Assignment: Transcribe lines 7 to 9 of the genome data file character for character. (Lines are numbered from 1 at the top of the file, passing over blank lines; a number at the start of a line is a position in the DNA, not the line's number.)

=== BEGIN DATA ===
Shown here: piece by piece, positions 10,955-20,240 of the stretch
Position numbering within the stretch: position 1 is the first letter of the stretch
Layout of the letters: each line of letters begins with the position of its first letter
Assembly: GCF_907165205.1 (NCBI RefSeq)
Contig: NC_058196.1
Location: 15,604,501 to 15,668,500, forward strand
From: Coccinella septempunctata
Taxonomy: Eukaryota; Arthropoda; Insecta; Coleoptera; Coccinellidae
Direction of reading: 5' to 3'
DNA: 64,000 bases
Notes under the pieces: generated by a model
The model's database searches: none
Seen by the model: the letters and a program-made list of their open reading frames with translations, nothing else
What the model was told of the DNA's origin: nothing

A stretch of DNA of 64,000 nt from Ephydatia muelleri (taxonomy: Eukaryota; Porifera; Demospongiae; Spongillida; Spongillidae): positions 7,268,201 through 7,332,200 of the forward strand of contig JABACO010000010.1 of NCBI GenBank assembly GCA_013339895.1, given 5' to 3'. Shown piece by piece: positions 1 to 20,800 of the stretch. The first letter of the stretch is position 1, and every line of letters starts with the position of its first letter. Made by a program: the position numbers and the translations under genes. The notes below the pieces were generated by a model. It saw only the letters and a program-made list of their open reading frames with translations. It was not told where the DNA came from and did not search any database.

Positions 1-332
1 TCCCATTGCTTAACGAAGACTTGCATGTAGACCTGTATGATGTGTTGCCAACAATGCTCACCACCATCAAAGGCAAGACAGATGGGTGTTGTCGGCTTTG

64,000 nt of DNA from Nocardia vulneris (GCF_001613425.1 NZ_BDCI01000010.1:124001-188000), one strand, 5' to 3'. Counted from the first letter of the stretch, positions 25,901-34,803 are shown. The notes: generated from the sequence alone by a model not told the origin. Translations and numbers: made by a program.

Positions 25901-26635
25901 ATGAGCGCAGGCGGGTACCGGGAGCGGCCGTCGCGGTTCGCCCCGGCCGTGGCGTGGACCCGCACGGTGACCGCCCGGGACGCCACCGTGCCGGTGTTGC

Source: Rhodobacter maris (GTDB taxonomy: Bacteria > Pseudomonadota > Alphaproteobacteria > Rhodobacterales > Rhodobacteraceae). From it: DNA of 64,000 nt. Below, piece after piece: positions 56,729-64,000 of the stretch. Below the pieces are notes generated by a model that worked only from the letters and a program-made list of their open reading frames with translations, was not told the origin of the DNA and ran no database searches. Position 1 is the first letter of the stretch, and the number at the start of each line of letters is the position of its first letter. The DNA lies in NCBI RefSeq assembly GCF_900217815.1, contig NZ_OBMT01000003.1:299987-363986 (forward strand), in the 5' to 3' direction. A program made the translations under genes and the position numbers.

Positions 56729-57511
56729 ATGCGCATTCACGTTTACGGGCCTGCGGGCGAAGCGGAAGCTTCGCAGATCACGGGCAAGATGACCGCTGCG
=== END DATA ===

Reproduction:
From: Coccinella septempunctata
Taxonomy: Eukaryota; Arthropoda; Insecta; Coleoptera; Coccinellidae
Direction of reading: 5' to 3'